When Eric pulled up in his properly blue WRX, I could see that he wasn’t entirely sure about the idea of letting me drive his car. To begin with, I’d changed the location of the meet three times in the past twenty minutes. Admittedly, that was because I hadn’t been to the Easton Town Center in a few years and the first few places I could think of to meet had been closed or moved — but attentive readers will also remember that this is how Jeremy Irons tormented Bruce Willis in the third Die Hard movie. I was wearing bleach-spotted shorts and, I think, a One Lap Of America T-shirt. Furthermore, I was muttering to myself and shaking my head like a poleaxed goat. I’d just discovered that my wallet had gone missing during an airport run I’d made for a friend. In short, I looked and sounded like a crazy person, and I appeared to have a very strong desire to take Eric’s WRX to the airport for no legitimate reason — which, attentive readers will recall, is what happened to Bruce Willis in the second Die Hard movie.
With a visible effort, Eric smiled and stuck out his hand. “I’m Eric.”
Two hours later, I found my wallet under my Accord’s passenger seat.
Thanks for reading.
Just kidding! Yes, I did find my wallet later — but after a few minutes behind the wheel of Eric’s recently-broken-in “Rex”, I was ready to stop thinking about that and give my full attention to the car. Having driven the new Mk7 GTI just two weeks before this, I was eager to see how the two cars, natural enemies in the marketplace, would compare. Luckily for me, we truly do have the best and brightest among our readers. Eric, a successful young man with an understanding and manual-transmission-capable wife, is an outstanding example. What would Jalopnik do in a situation like this? Test-drive their readers’ “Forza 360” cars while the far-from-MILFy single parents of said readers serve snacks like the Pin’s mom in Brick?
I’ll assume you’ve read Kamil’s recent press car review of a WRX Premium. This one, too, was a Premium, I think. (Eric will pop in and correct me if I’m wrong, but I am pretty sure this had a sunroof and didn’t have leather seats, which makes it a Premium.) Let’s go immediately to the meat of the matter: the dynamic capabilities of the WRX in the context of the competition.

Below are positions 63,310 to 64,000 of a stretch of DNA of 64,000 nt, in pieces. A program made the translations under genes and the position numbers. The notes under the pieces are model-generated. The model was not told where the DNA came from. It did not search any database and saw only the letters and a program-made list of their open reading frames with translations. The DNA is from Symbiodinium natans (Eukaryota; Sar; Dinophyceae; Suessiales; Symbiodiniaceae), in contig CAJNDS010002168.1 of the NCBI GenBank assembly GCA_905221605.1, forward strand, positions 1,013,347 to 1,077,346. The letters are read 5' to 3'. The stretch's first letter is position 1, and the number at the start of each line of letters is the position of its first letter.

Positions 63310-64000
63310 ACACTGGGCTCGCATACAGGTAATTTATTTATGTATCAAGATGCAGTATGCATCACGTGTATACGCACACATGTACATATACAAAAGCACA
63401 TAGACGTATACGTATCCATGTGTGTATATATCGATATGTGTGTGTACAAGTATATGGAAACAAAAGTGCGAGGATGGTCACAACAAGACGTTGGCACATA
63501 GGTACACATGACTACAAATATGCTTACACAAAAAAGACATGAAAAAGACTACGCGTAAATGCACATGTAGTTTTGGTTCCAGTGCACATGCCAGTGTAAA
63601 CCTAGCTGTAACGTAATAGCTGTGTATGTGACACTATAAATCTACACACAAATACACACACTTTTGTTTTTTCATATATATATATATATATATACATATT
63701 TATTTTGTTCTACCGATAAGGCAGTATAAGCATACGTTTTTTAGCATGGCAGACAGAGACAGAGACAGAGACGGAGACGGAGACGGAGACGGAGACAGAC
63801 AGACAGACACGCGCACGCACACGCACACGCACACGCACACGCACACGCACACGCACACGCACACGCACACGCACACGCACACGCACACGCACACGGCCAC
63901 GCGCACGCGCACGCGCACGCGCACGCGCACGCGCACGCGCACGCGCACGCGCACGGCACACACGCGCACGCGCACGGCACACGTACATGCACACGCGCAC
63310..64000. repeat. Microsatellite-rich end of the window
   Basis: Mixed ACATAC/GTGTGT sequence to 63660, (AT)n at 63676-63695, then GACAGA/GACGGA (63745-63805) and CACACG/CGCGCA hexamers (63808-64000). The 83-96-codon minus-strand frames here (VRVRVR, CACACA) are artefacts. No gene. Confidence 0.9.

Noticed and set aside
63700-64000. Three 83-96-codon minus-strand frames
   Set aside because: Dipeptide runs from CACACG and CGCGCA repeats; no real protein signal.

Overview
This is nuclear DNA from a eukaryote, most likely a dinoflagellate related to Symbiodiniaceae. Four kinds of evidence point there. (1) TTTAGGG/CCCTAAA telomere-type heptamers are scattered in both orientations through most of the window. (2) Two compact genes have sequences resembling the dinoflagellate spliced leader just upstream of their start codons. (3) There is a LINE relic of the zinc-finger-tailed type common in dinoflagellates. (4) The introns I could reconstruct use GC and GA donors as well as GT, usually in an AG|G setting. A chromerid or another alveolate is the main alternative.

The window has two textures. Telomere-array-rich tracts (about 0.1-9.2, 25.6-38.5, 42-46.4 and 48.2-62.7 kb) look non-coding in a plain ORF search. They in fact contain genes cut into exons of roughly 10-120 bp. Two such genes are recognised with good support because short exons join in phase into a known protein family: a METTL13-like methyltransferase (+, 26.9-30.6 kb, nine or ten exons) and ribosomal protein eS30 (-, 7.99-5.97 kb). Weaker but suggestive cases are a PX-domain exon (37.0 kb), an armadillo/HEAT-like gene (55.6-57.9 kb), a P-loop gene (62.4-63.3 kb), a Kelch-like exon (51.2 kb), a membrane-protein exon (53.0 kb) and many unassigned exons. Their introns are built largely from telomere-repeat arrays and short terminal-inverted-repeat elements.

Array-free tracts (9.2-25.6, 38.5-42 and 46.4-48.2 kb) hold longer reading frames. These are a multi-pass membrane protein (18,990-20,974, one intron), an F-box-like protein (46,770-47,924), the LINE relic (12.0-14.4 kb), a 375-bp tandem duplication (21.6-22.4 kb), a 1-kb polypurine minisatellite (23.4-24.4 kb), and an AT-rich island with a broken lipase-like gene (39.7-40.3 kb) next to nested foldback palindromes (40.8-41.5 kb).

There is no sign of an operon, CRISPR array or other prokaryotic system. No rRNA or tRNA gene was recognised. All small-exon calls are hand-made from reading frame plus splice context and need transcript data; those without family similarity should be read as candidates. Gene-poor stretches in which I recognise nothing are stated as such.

The Subaru and the Volkswagen were very different cars twelve years ago but now, in 2014, they are united by an approach to ride, handling, and demeanor that can best be described as “adult”. As with the GTI, this new WRX is surprisingly quiet and thick-feeling, its sodden “thump” over every pothole betraying a very modern obsession with the lowest possible natural resonant frequency. The bugeye WRX had thin doors and rattled on the showroom floor, but this sedan might as well be an Audi for all the extraneous noise you get. Since the original Japanese Post Office Leones, badged simply “DL” and “GL” here, and possibly before, every Subaru has had a sort of inherent crappiness, a loose-jointed feeling that there just weren’t a lot of welds in the unibody. If you liked that, and a lot of people did, too bad. Little Rex is all grown up now.
Like the Volkswagen 2.0T direct-injected inline-four, the Subaru turbo boxer uses a small turbo and active wastegate control to keep torque at a consistent plateau through most of the rev range. Unlike the VW, the Subaru retains a fair amount of laggy turbo behavior despite what you see on a dyno curve. It’s much less aggressive on part-throttle than the GTI and a full-throttle run through the gears reveals a laggy hole in the delivery after each shift. Eric’s car is, thankfully, a six-speed manual. Intellectually, I accept the idea that a CVT of sufficient stoutness might be the perfect partner to this stumble-prone boxer, but I also intellectually accept the idea that I could probably manage to copulate with Lena Dunham under circumstances of sufficient provocation, such as danger to my child or an Aventador-sized cash bonus, and that does not stop me from finding both propositions repugnant to the extreme.
So there’s a little bit of old-school to this car. Throttle-whoosh-shift-stumble-pause-whoosh and let’s do it all over again for the next gear. The GTI has this thing whipped for power delivery, even if the numbers aren’t as good. Eric’s curious about my Accord V6, so I offer to let him drive it. He’s obviously appalled by the fact that the dinged-up coupe contains the remnants of no fewer than four Kid’s Meals, plus a half-eaten bag of cheese puffs, and requests that I just tell him how the Honda compares. Well, it’s got nothing for either of the turbo cars down low, but it has a rush to the top that these tiny puffers can’t match. When the Accord gets going, well, that’s about the same time that the Subaru and Volkswagen are asthmatically blowing through the unimpressive space after the torque plateaus.